The High Court observed that Rule 30 of the OMS Rules 1951 postulated that notwithstanding anything contained in the said Rules, reservation of vacancies for direct recruitment are to be filled in the manner prescribed by the O.R.V. Act, Section 9(4) whereof contemplates that in the event that sufficient numbers of reserved category candidates are not available to fill-up the reserved vacancies, fresh recruitment for only reserved category should take place. Reliance was placed on Ashok Kumar Uppal v. State of J & K AIR 1998 SC 2812, according to which the power to relax the Recruitment Rules or any other Rules made by State Government under Article 309 of the Constitution is conferred upon the Government to meet any emergent situation where injustice might have been caused to any individual employee or class of employees. Since the State Government possesses the power to relax the requirement when it is just and equitable to do so, especially in cases of non-availability of candidates in the reserved quotas, the State Government was justified in relaxing the requirement for recruitment to these classes.
Furthermore, the provisions of Article 320 of the Constitution regarding recruitment to Civil Service through the Public Service Commission is directory and not mandatory in nature. The High Court observed that Article 16(4) of the Constitution of India provides that nothing in that Article shall prevent the State from making any provision for the reservation of appointments or posts in favour of any backward class of citizens which, in the opinion of the State, is not adequately represented in the services under the State. The Court held that since the quota for SC & ST was fixed but not fully filled, if the State Government had devised ways of recruitment for filling up the reserved quota by relaxing requirements, thereby causing some disadvantage or discrimination as vis-�-vis recruits belonging to general category, the same cannot be termed as illegal.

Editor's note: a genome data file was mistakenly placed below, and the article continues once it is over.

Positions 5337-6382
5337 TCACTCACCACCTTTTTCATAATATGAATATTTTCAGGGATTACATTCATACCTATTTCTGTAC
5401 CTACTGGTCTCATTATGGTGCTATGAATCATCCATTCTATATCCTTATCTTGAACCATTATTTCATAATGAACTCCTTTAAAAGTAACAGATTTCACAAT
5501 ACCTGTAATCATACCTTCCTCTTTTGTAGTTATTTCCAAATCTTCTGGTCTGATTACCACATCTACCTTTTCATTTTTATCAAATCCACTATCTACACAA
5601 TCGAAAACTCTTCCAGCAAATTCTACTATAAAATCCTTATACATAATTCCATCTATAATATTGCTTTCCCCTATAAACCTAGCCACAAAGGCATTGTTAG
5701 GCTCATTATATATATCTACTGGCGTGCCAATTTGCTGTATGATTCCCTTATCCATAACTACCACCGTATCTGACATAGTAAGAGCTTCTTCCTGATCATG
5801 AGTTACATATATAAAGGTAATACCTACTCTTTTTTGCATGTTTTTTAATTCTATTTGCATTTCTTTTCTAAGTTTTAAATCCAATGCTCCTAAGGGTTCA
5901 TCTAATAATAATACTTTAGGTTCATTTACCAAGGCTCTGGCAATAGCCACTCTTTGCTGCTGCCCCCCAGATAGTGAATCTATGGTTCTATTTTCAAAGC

The High Court also held that reserved candidates are in a distinct class from general candidates and therefore the general category has no locus standi to challenge the mode of recruitment employed to fill the quota meant for the others class, and reiterated the dictum that unequals cannot be treated as equals. However, the High Court also held that candidates of the reserved class were competent to challenge the decision of the government superseding them by appointing candidates of the same category through another mode of recruitment, as that would amount to discrimination.
The High Court relied on State of Mysore v. P. Narasing Rao AIR 1968 SC 349, stating that there is no denial of equal opportunity unless the person who complains of discrimination is equally situated with the person or persons who are alleged to have been favoured. The High Court observed that the Resolution dated 25.5.1982 issued by the State Government can be termed as a rule under the proviso to Article 309 of the Constitution and held that the Resolution was legal. According to the Resolution dated 4.3.1983, if the reserved category candidate selected by the OPSC joined or was appointed on a date later than the reserved category candidates selected by the Selection Committee, the former would become junior. The High Court held that this situation would not be proper as the OPSC issued Merit List of selected candidates cannot be disturbed in respect of the same class i.e. SC & ST.